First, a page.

People with diseases that may cause increased blood cholesterol such as underactive thyroid gland, diabetes, nephritic syndrome, dysproteinemia, obstructive liver disease and alcoholism should not take Colestid before consulting a physician. Colestid may cause or worsen constipation and therefore anyone who should avoid aggravated constipation, such as those with coronary artery disease or severe hemorrhoids, should talk to their physician before taking the drug. When Colestid is taken with other drugs including folic acid, certain vitamins, Hydrocortizone, Penicillin G, and the fibrate Lopid, it may have negative interactions.
NIACIN (Nicatonic Acid)
The cholesterol drugs in the niacin group are Niacor, Niaspan, Nicobid, Nicolar, Slonacin, and Advicor which is a combination of nicatonic acid and Lovostatin. While the aforementioned drugs have virtually the same effect, they fall into three different categories: immediate release, timed release, and extended release. Niacin, otherwise known as the vitamin B3, has been proven to help lower cholesterol levels when taken in high dosages. It works by inhibiting the liver's production of fat and cholesterol containing proteins.
General side effects for nicatonic acid include flushing or hot flashes, nausea, indigestion, gas, vomiting, diarrhea and activation of peptic ulcers. Flushing can be accompanied by dizziness, fainting, heartbeat irregularities, chills, hives, itchiness, shortness of breath, or swelling. Taking aspirin or a nonsteroidal anti-inflammatory medication (NSAID) such as Motrin or Aleve 30 minutes before taking Niaspan can help minimize flushing.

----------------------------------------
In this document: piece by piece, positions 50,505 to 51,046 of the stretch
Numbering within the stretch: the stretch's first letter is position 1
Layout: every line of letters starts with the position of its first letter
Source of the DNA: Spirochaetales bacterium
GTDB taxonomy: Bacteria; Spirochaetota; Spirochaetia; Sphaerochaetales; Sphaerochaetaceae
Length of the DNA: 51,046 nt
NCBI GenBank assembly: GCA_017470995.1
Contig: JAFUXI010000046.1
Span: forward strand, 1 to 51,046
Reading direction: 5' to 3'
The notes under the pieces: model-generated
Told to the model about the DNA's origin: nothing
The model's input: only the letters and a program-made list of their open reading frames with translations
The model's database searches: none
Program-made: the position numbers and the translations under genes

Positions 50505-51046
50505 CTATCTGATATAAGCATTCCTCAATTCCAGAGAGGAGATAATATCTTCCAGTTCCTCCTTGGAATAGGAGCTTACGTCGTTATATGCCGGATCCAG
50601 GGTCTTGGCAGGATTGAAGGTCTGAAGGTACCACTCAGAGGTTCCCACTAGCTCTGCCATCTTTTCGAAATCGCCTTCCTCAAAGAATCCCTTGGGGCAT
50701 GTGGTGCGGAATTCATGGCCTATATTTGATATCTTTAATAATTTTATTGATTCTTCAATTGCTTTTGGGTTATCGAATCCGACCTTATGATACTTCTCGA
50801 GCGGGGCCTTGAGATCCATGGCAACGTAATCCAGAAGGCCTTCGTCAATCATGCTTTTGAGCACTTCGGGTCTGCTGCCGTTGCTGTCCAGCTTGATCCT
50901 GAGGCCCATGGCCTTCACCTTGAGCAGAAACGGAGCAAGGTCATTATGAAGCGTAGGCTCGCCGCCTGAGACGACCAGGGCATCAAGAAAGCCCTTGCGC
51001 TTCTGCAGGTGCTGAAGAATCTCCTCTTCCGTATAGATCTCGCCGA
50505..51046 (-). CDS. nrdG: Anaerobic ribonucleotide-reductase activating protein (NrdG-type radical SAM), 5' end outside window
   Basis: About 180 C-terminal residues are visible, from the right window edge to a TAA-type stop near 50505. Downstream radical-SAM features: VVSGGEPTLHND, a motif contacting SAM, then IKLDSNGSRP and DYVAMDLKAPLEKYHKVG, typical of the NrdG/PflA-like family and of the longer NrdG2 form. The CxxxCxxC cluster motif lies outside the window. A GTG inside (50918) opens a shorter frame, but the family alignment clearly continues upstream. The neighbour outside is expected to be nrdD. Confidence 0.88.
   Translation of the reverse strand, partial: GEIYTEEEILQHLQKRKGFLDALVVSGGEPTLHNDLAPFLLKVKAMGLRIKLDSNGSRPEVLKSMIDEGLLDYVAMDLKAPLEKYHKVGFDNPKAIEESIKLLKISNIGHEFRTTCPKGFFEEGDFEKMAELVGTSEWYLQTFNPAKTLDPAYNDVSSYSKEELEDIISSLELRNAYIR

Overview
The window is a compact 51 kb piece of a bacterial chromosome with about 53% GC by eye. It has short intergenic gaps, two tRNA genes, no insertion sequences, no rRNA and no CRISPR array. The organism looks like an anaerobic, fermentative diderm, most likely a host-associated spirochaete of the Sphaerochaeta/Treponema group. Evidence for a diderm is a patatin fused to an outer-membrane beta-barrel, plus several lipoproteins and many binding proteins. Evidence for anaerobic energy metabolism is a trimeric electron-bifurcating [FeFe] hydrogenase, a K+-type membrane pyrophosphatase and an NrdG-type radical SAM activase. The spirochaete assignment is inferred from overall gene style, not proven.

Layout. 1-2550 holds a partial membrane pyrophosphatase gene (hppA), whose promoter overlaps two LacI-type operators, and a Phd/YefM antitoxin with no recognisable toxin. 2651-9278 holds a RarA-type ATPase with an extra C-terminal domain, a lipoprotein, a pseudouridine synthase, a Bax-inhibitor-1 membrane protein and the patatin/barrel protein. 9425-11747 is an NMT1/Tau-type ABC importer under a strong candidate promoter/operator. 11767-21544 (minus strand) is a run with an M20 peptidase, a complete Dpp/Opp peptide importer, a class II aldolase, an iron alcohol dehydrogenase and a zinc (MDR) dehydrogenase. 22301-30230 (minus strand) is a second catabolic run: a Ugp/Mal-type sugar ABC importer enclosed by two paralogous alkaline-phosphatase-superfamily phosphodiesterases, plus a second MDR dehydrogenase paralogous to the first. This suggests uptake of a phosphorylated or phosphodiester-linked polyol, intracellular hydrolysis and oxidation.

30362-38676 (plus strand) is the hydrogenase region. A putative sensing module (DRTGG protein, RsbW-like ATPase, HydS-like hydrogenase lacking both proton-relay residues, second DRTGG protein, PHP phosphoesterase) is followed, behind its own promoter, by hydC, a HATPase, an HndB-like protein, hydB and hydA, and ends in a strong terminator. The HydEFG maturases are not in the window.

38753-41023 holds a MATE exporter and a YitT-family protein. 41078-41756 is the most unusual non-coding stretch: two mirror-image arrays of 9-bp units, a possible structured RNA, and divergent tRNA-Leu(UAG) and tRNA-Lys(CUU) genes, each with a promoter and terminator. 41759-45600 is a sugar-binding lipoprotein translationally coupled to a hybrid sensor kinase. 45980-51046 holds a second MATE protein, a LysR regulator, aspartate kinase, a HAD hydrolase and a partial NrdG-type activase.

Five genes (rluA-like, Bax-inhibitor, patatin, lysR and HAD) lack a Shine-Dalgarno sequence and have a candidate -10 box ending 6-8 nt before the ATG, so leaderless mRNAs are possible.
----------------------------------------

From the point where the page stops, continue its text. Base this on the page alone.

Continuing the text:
If you are taking a form of niacin, you must follow the instructions very carefully since many unpleasant side effects will result from not doing so. You must take the drug with food and avoid taking it with any warm or hot liquid. It must be taken in high dosages to be effective so most physicians recommend a gradual increase in the dosage until the maximum is reached. A sudden jolt of large doses of niacin may trigger some very unpleasant and even dangerous reactions.
Although things like hot flashes and hives sound relatively harmless, many people are unable to take massive doses of niacin because they are made so uncomfortable. Imagine being at work, at an important meeting, or in a movie theater when you suddenly break out in hives, feel as if you are burning up, and become so itchy that you begin scratching yourself until you bleed. You might also feel so lightheaded or dizzy that you become disoriented and unable to stand. While none of this is life-threatening, it can be so unpleasant that repeating it on a daily basis is simply unacceptable. Sometimes, a patient will develop a tolerance for niacin after several days or weeks. Most people who suffer these side effects, however, never reach that point and simply give up on the therapy.